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    ABSTRACT: Objective The objective of this study was to evaluate the relationship between the trabecular bone microarchitecture and cortical bone morphology by using micro-computed tomography (micro-CT) and dental cone-beam computed tomography (dental CT). Materials and Methods Sixteen femurs and eight fifth lumbar vertebrae were collected from eight male Sprague Dawley rats. Four trabecular bone microarchitecture parameters related to the fifth lumbar vertebral body (percent bone volume [BV/TV], trabecular thickness [TbTh], trabecular separation [TbSp], and trabecular number [TbN]) were calculated using micro-CT. In addition, the volumetric cancellous bone grayscale value (vCanGrayscale) of the fifth lumbar vertebral body was measured using dental CT. Furthermore, four cortical bone morphology parameters of the femoral diaphysis (total cross-sectional area [TtAr], cortical area [CtAr], cortical bone area fraction [CtAr/TtAr], and cortical thickness [CtTh]) were calculated using both micro-CT and dental CT. Pearson analysis was conducted to calculate the correlation coefficients (r) of the micro-CT and dental CT measurements. Paired-sample t tests were used to compare the differences between the measurements of the four cortical bone morphology parameters obtained using micro-CT and dental CT. Results High correlations between the vCanGrayscale measured using dental CT and the trabecular bone microarchitecture parameters (BV/TV [r = 0.84] and TbTh [r = 0.84]) measured using micro-CT were observed. The absolute value of the four cortical bone morphology parameters may be different between the dental CT and micro-CT approaches. However, high correlations (r ranged from 0.71 to 0.90) among these four cortical bone morphology parameters measured using the two approaches were obtained. Conclusion We observed high correlations between the vCanGrayscale measured using dental CT and the trabecular bone microarchitecture parameters (BV/TV and TbTh) measured using micro-CT, in addition to high correlations between the cortical bone morphology measured using micro-CT and dental CT. Further experiments are necessary to validate the use of dental CT on human bone.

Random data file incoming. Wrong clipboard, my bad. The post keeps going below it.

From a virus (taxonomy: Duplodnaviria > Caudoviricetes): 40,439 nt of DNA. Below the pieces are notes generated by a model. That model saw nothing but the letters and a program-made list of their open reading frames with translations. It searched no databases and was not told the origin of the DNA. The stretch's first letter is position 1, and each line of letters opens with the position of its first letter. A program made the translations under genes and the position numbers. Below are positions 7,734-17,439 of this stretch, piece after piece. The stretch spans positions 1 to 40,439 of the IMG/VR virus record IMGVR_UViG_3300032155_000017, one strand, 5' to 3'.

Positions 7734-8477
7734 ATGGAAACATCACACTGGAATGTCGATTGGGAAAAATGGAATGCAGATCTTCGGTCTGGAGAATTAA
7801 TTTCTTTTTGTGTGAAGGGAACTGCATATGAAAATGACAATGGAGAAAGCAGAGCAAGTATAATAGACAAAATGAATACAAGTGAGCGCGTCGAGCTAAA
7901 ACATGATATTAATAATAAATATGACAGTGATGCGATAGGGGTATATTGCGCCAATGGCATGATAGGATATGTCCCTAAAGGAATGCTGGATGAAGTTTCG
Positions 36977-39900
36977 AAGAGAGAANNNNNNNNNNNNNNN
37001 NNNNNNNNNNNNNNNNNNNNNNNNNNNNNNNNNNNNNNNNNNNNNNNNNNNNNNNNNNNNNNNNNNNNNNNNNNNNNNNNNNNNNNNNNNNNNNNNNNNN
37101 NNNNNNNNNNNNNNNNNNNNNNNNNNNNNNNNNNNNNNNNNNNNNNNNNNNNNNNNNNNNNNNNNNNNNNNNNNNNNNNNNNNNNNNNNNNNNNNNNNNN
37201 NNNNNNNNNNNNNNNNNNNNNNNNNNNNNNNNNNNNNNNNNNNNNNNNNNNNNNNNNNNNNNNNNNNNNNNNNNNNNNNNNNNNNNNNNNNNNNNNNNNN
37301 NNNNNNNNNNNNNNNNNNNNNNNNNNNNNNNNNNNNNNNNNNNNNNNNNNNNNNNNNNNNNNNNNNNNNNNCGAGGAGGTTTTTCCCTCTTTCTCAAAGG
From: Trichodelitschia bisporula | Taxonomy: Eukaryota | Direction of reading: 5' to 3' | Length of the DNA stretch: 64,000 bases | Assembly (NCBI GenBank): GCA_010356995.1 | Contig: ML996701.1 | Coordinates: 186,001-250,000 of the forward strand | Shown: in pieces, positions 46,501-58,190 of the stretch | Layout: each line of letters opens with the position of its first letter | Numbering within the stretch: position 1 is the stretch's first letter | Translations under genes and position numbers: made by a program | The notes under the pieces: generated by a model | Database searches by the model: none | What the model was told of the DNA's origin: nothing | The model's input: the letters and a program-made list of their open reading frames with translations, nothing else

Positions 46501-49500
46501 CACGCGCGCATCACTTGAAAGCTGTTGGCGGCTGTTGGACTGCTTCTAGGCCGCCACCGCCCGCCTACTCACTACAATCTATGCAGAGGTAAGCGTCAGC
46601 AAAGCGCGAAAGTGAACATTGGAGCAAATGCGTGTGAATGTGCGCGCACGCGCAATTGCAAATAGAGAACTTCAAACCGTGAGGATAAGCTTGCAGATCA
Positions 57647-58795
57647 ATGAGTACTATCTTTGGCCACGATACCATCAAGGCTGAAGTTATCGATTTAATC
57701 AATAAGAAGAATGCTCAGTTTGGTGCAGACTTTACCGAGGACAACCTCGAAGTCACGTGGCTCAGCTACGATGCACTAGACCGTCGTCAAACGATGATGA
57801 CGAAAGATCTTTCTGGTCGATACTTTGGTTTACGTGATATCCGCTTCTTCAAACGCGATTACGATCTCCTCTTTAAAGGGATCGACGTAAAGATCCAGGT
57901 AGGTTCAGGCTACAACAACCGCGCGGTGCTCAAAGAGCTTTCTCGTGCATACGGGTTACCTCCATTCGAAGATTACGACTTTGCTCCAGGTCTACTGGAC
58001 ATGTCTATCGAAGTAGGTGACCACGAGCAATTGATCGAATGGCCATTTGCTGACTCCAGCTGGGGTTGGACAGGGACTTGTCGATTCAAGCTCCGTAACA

Full-text · Article · Sep 2014 · PLoS ONE
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    • "CBCT-derived density measurements are influenced by the scanning device, cone angle, imaging parameters, and position of the evaluated area.20,21 Density measurements are reportedly not consistent within one CBCT image, and the discrepancy could be related to the mass of the object within and outside the field of view or the content of the mass.20,22 "
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    ABSTRACT: The purpose of this study was to quantitatively evaluate the cortical bone densities of the maxillary and mandibular alveolar processes in adults with different vertical facial types using cone-beam computed tomography (CBCT) images. CBCT images (n = 142) of adult patients (20-45 years) were classified into hypodivergent, normodivergent, and hyperdivergent groups on the basis of linear and angular S-N/Go-Me measurements. The cortical bone densities (in Hounsfield units) at maxillary and mandibular interdental sites from the distal aspect of the canine to the mesial aspect of the second molar were measured on the images. On the maxillary buccal side, female subjects in the hyperdivergent group showed significantly decreased bone density, while in the posterior region, male subjects in the hyperdivergent group displayed significantly decreased bone density when compared with corresponding subjects in the other groups (p<0.001). Furthermore, the subjects in the hyperdivergent group had significantly lower bone densities on the mandibular buccal side than hypodivergent subjects. The maxillary palatal bone density did not differ significantly among groups, but female subjects showed significantly denser palatal cortical bone. No significant difference in bone density was found between the palatal and buccal sides in the maxillary premolar region. Overall, the palatal cortical bone was denser anteriorly and buccal cortical bone was denser posteriorly. Adults with the hyperdivergent facial type tend to have less-dense buccal cortical bone in the maxillary and mandibular alveolar processes. Clinicians should be aware of the variability of cortical bone densities at mini-implant placement sites.
    Full-text · Article · Jan 2014 · Korean Journal of Orthodontics